FAITH AND A FAST GUN is another adventure of hard-luck range detective Joshua Dillard, who’s in Del Rio to visit the grave of his late wife when he finds himself drawn into a clash between the daughter of a murdered rancher and the cattle baron responsible for the man’s death. Faith Hartnett’s brother Dick won a herd of longhorns from ruthless rancher Lyte Grumman, who rules Del Rio with an iron fist, then left with the cattle on a trail drive to Montana. Faith wants to head north, too, and rejoin her brother, but Grumman wants to prevent that. Even though it’s not Joshua’s trouble, he decides to help Faith get away from Grumman and be reunited with her brother.
Well-written though it is, with good characters and some nice hardboiled action, this is a pretty standard beginning for a Western novel. But old pro Chap O’Keefe (actually Keith Chapman, as many of you already know) is just luring the reader in before springing some great twists in the plot. Those twists don’t come fast and furious, as they do in some books. The sense that something isn’t quite right builds at a more deliberate but very effective pace, picking up steam as the storyline moves from Texas to Montana and winds up in a stunning climax that’s more like something out of Greek tragedy than a traditional Western.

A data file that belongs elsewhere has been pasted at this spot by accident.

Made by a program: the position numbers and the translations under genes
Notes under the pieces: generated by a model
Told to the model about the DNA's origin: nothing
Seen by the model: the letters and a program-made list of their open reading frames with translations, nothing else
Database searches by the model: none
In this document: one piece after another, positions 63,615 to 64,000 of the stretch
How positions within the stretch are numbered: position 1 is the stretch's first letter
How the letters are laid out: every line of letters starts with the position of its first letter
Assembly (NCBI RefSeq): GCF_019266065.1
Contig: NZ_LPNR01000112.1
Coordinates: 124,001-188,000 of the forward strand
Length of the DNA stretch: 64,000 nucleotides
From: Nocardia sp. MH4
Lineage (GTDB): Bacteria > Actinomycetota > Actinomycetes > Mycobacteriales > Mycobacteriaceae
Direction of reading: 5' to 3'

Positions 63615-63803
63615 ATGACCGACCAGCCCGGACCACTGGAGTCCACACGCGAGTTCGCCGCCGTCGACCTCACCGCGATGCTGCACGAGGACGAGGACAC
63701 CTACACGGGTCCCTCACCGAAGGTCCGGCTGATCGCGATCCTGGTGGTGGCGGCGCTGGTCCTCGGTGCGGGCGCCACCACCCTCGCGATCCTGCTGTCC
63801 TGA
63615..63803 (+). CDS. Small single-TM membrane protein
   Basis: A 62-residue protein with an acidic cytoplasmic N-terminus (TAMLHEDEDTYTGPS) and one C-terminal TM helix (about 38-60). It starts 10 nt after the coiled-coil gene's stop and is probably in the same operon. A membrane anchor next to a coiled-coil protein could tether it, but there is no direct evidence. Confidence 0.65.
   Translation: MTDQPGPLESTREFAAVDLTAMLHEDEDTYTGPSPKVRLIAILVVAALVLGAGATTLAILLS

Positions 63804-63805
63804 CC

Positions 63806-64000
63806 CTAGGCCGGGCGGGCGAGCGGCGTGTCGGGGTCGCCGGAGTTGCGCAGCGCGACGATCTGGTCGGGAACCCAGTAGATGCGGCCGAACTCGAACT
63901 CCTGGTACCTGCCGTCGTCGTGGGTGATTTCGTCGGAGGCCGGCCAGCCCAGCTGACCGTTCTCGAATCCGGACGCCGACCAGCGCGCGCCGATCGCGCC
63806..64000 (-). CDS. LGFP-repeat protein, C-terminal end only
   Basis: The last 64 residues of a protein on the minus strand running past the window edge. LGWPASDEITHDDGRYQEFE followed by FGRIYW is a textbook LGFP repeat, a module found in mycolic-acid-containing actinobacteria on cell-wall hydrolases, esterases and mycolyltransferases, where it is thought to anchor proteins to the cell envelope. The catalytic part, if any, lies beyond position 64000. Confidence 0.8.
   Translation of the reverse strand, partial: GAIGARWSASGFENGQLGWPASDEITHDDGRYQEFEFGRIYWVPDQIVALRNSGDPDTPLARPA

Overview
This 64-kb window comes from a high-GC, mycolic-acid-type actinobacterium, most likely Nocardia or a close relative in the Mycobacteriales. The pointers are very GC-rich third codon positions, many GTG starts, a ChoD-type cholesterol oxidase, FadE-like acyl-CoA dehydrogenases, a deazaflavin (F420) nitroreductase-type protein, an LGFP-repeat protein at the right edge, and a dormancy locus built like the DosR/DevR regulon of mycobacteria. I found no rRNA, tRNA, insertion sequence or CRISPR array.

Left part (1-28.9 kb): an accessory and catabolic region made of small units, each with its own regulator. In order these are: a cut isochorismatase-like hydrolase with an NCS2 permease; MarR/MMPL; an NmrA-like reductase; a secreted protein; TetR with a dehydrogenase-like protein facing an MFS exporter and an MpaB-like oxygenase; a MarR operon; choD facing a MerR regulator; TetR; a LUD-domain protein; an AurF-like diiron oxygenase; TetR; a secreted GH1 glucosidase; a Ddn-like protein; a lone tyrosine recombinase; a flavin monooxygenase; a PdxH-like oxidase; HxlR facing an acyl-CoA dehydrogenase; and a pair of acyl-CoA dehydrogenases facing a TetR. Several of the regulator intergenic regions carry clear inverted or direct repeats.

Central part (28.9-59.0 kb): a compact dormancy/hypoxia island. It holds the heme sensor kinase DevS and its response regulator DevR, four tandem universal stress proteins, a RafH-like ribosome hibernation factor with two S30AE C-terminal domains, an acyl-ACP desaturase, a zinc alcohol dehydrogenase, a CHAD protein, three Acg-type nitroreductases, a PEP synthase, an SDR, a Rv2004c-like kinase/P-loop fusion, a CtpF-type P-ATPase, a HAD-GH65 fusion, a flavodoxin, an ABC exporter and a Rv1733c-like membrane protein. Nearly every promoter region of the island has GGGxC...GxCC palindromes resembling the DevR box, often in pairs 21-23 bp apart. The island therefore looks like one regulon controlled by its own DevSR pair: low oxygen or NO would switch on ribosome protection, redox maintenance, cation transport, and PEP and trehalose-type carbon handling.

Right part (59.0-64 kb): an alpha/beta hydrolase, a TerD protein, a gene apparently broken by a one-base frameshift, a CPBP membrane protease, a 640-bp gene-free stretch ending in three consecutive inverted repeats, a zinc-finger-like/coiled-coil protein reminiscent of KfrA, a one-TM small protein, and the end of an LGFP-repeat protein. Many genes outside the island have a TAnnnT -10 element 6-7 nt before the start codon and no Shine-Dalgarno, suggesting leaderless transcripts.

This is a fine novel, with O’Keefe working solidly in the tradition of noirish Western authors such as Lewis B. Patten, H.A. De Rosso, and Dean Owen. Joshua Dillard is a very appealing, tough but flawed hero, and the other characters are drawn vividly as well. If you’re a Western fan and haven’t tried a Chap O’Keefe novel yet, you really should.
Writers of the Future 33
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